John C. Lincoln Deer Valley Hospital in North Phoenix has become the Valley’s newest hospital certified as a Primary Stroke Center by DNV Healthcare, an international certifying agency approved by the US Centers for Medicare and Medicaid Services, according to John Harrington Jr., hospital CEO and senior vice president, Scottsdale Lincoln Health Network.

John C. Lincoln North Mountain Hospital was accredited as a Primary Stroke Center by the Joint Commission on Accreditation of Health Care Organizations in 2007 and by DNV Healthcare in 2011.

“Deer Valley Hospital demonstrated that its stroke care program follows national standards and guidelines that can significantly improve outcomes for stroke patients,” said Chief Medical Officer Mary Ann Turley, DO, Deer Valley Hospital, who led the stroke certification task force that started preparing the hospital for stroke certification last year.

“We received only one finding when the surveyors visited from DNV and awarded John C. Lincoln Deer Valley Hospital certification as a Primary Stroke Center,” Turley added. “I could not be more proud of our entire stroke certification team and hospital co-workers who all jumped at the opportunity to earn this recognition for our caregiving capability.”

Strokes are the third most prevalent cause of death, the leading cause of adult disability, and affect 700,000 Americans every year. A stroke occurs when blood flow to the brain is disrupted by a blood clot (ischemic) or by bleeding from a burst blood vessel (hemorrhagic), either of which impairs the brain’s ability to function, but which require opposite treatments.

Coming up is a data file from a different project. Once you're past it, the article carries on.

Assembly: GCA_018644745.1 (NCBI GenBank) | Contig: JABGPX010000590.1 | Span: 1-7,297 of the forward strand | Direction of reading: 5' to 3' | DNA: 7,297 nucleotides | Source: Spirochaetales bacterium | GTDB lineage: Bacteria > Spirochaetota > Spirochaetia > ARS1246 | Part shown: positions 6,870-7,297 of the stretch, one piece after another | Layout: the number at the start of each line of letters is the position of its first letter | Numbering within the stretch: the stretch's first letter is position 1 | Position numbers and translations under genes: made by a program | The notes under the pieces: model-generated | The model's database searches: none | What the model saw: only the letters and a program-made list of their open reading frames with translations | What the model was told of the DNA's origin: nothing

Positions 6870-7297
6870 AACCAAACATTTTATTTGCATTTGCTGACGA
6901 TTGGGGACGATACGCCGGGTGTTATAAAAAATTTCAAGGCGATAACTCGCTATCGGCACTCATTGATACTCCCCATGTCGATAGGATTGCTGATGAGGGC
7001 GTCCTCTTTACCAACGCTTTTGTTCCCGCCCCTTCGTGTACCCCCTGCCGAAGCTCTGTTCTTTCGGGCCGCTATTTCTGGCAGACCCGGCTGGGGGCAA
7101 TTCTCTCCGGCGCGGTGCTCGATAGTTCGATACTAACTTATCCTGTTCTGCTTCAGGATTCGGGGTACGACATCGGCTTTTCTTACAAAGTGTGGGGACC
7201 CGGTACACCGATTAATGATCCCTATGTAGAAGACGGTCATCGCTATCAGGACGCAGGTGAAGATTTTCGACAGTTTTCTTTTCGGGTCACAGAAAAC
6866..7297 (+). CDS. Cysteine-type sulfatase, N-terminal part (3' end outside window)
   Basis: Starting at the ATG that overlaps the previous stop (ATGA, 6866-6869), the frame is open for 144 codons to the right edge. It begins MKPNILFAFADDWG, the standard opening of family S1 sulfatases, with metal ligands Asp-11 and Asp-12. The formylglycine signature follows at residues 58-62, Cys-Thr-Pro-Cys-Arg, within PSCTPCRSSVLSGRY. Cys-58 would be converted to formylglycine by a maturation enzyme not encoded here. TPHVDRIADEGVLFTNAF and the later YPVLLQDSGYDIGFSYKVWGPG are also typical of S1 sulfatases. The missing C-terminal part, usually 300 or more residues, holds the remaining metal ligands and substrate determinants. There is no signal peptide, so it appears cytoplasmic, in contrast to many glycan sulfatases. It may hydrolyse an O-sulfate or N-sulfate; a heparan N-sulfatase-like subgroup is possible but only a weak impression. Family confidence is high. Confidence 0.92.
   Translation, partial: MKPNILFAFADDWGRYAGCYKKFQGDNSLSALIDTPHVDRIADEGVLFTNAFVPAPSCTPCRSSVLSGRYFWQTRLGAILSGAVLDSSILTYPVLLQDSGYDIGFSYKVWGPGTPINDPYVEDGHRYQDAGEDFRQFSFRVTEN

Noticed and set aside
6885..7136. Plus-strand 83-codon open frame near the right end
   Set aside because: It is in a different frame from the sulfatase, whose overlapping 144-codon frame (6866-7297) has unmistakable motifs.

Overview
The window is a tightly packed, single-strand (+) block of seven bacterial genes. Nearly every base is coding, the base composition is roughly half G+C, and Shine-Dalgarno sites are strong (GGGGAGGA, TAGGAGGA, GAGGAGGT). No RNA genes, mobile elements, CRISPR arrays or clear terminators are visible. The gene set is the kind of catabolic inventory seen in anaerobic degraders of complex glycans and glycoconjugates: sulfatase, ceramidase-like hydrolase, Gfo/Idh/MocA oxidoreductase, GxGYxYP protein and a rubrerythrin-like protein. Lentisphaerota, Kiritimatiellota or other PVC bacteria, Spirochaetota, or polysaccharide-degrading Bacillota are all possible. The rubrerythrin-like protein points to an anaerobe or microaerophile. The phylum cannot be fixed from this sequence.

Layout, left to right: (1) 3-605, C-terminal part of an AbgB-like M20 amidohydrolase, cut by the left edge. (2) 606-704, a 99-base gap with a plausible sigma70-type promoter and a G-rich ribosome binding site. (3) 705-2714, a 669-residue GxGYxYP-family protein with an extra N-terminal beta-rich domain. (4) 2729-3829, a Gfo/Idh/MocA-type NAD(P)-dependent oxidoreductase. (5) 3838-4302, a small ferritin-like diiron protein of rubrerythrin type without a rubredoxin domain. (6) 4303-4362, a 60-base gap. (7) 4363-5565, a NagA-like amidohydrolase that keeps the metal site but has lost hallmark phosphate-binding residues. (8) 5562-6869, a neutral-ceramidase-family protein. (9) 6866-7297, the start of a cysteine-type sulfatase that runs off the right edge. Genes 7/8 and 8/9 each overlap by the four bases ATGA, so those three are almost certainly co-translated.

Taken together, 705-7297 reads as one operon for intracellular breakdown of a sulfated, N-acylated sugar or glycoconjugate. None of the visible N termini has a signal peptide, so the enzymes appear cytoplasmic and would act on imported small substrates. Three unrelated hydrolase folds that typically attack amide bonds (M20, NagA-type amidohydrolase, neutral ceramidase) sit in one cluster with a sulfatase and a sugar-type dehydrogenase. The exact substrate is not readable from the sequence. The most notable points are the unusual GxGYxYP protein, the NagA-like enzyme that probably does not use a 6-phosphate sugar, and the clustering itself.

Because diagnosing the cause is key to ensuring appropriate and effective care, it’s important for patients and families to insist that EMS providers take them to a Primary Stroke Center, said Donna Sells, administrator for the Health Network’s Neurosciences/Orthopedic Service Line. “A Primary Stroke Center is where staff is trained not only to recognize symptoms of stroke, but more importantly, to correctly identify the cause,” she explained.
When people have strokes, time is of the essence. Rapid medical treatment – started less than 3 hours after onset of symptoms and completed within 45 minutes of the patients arrival at the hospital – can save many stroke patients from a lifetime of disability.
“Time loss equals brain loss,” said Sells. When stroke symptoms begin, people should call 9-1-1 without delay.

DNV Primary Stroke Center certification is based on submitted documentation and a site visit by DNV surveyors, during which the hospital staff demonstrates its commitment to excellence, Harrington said. DNV’s PSC Certification program incorporates elements from federal CMS hospital standards as well as requirements from the guidelines of the Brain Attack Coalition and recommendations of the American Stroke Association.

Members of the Deer Valley Stroke Team Include: Alice Montoya, RN, Nelson Faux, MD, Anil Goud, MD, Patrick Sciara, MD, Clark York, DO, Bonnie Fuerst, MT, Kevin Veale, DO, Patty Erickson, RN, Danny Blanco, RN, Lalit Mansukhani, PharmD, Peter Burrows, RT, Linda DeLuca, RN, Lawrence Finkel, MD, Renee Featherly, David Price, Linda Ott, RN, Donna Sells, RN, Karrie Smith, RN, Lisa Hughes, RN, Susan Hoffmeister, RN, Holly Grems, RN, Maria Soriano, MD, Tracy Moroney, RN, Jennifer Gallegos, MA, Mary Ann Turley, DO, Victor Zach, MD, Jessica Rivas, MSN, Matt Sainsbury, MHA, and Joanne Motley, RN.